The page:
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dc.contributor.authorO'Sullivan, Brian P.
dc.contributor.authorFinger, Lenna
dc.contributor.authorZwerdling, Robert G.
dc.date2022-08-11T08:09:55.000
dc.date.accessioned2022-08-23T16:48:44Z
dc.date.available2022-08-23T16:48:44Z
dc.date.issued2004-04-14
dc.date.submitted2008-06-18
dc.identifier.citation<p>Chest. 2004 Apr;125(4):1265-9.</p>
dc.identifier.issn0012-3692 (Print)
dc.identifier.pmid15078733
dc.identifier.urihttp://hdl.handle.net/20.500.14038/41325
dc.description.abstractSTUDY OBJECTIVE: To evaluate the practice of using nasopharyngoscopy without routine fiberoptic bronchoscopy for children presenting to a pediatric pulmonary practice with nonspecific noisy breathing. DESIGN: Retrospective chart review. Records of patients who underwent nasopharyngoscopy between January 1, 1990, and December 31, 1999, were reviewed. Follow-up was obtained by office records and direct contact with the patient's family and/or primary care physician. SETTING: Academic, tertiary care facility. RESULTS: Eighty-one children who underwent upper airway endoscopy to evaluate noisy breathing consistent with extrathoracic lesions were identified. One child had two evaluations separated by years for differing complaints, making a total of 82 procedures. Stridor was the chief complaint in three fourths of the children. Half of the children with stridor were found to have laryngomalacia. Long-term follow-up was available for 75 of 81 children, with median follow-up of 6 years (range, 1 to 13 years). No medical problems related to missed airway lesions developed in any infants initially evaluated using nasopharyngoscopy. CONCLUSIONS: Nasopharyngoscopy without lower airway endoscopy can be used safely for the initial evaluation of noisy breathing in infants and children provided excellent follow-up is available.
dc.language.isoen_US
dc.relation<p><a href="http://www.ncbi.nlm.nih.gov/entrez/query.fcgi?cmd=Retrieve&db=PubMed&list_uids=15078733&dopt=Abstract">Link to article in PubMed</a></p>
dc.relation.urlhttps://doi.org/10.1378/chest.125.4.1265
dc.subjectAdolescent
dc.subjectChild
dc.subjectChild, Preschool
dc.subjectDecision Making
dc.subject*Endoscopy
dc.subjectFollow-Up Studies
dc.subjectGlottis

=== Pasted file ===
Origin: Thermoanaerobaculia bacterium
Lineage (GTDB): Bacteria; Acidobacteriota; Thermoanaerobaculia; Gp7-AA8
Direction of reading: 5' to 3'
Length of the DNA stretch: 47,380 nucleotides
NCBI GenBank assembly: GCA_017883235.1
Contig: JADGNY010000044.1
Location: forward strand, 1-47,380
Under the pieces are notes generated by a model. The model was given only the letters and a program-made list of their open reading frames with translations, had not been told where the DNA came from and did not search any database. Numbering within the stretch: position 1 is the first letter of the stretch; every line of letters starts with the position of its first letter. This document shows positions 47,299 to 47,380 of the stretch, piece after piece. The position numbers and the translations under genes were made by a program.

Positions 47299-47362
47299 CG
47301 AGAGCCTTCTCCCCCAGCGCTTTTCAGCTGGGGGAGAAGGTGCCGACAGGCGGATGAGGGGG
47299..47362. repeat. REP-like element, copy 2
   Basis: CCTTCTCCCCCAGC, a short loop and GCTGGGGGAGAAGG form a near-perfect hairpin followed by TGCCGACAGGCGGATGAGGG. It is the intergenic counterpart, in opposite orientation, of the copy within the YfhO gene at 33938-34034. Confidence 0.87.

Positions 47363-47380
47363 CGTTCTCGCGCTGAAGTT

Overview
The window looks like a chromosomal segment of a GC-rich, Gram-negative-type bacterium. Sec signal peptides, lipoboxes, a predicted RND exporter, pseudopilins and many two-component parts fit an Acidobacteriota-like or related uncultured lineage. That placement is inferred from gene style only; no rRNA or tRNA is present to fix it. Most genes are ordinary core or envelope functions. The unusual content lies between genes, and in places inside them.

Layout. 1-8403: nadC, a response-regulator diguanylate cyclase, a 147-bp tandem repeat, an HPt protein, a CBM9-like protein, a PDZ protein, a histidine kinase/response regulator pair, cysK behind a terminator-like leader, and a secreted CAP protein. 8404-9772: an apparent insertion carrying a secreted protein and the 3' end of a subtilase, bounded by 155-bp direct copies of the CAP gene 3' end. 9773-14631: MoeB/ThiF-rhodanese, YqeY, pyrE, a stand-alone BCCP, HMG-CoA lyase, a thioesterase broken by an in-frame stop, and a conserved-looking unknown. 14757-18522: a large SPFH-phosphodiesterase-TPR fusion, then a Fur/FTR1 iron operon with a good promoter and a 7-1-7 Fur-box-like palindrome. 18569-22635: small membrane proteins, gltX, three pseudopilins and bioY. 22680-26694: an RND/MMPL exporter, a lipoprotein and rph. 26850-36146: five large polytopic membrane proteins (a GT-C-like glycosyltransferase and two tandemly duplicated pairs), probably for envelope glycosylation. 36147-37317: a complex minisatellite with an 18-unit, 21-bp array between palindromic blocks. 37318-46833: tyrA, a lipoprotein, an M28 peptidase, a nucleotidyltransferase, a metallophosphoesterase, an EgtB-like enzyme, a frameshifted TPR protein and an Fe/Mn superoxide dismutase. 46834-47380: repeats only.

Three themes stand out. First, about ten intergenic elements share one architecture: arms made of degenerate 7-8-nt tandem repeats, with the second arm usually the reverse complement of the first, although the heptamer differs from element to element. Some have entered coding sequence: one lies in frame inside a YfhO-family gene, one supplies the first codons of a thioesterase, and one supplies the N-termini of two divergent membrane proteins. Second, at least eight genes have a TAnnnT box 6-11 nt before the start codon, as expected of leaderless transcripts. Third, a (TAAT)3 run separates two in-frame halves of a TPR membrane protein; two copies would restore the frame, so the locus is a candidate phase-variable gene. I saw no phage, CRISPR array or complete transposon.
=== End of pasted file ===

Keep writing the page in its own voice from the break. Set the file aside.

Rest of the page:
dc.subjectHumans
dc.subjectInfant
dc.subjectInfant, Newborn
dc.subjectLaryngeal Diseases
dc.subject*Nasopharynx
dc.subject*Respiratory Sounds
dc.subjectRetrospective Studies
dc.subjectLife Sciences
dc.subjectMedicine and Health Sciences
dc.titleUse of nasopharyngoscopy in the evaluation of children with noisy breathing
dc.typeJournal Article
dc.source.journaltitleChest
dc.source.volume125
dc.source.issue4
dc.identifier.legacycoverpagehttps://escholarship.umassmed.edu/oapubs/411
dc.identifier.contextkey533124
html.description.abstract<p>STUDY OBJECTIVE: To evaluate the practice of using nasopharyngoscopy without routine fiberoptic bronchoscopy for children presenting to a pediatric pulmonary practice with nonspecific noisy breathing. DESIGN: Retrospective chart review. Records of patients who underwent nasopharyngoscopy between January 1, 1990, and December 31, 1999, were reviewed. Follow-up was obtained by office records and direct contact with the patient's family and/or primary care physician. SETTING: Academic, tertiary care facility. RESULTS: Eighty-one children who underwent upper airway endoscopy to evaluate noisy breathing consistent with extrathoracic lesions were identified. One child had two evaluations separated by years for differing complaints, making a total of 82 procedures. Stridor was the chief complaint in three fourths of the children. Half of the children with stridor were found to have laryngomalacia. Long-term follow-up was available for 75 of 81 children, with median follow-up of 6 years (range, 1 to 13 years). No medical problems related to missed airway lesions developed in any infants initially evaluated using nasopharyngoscopy. CONCLUSIONS: Nasopharyngoscopy without lower airway endoscopy can be used safely for the initial evaluation of noisy breathing in infants and children provided excellent follow-up is available.</p>
dc.identifier.submissionpathoapubs/411
dc.contributor.departmentDepartment of Pediatrics
dc.source.pages1265-9


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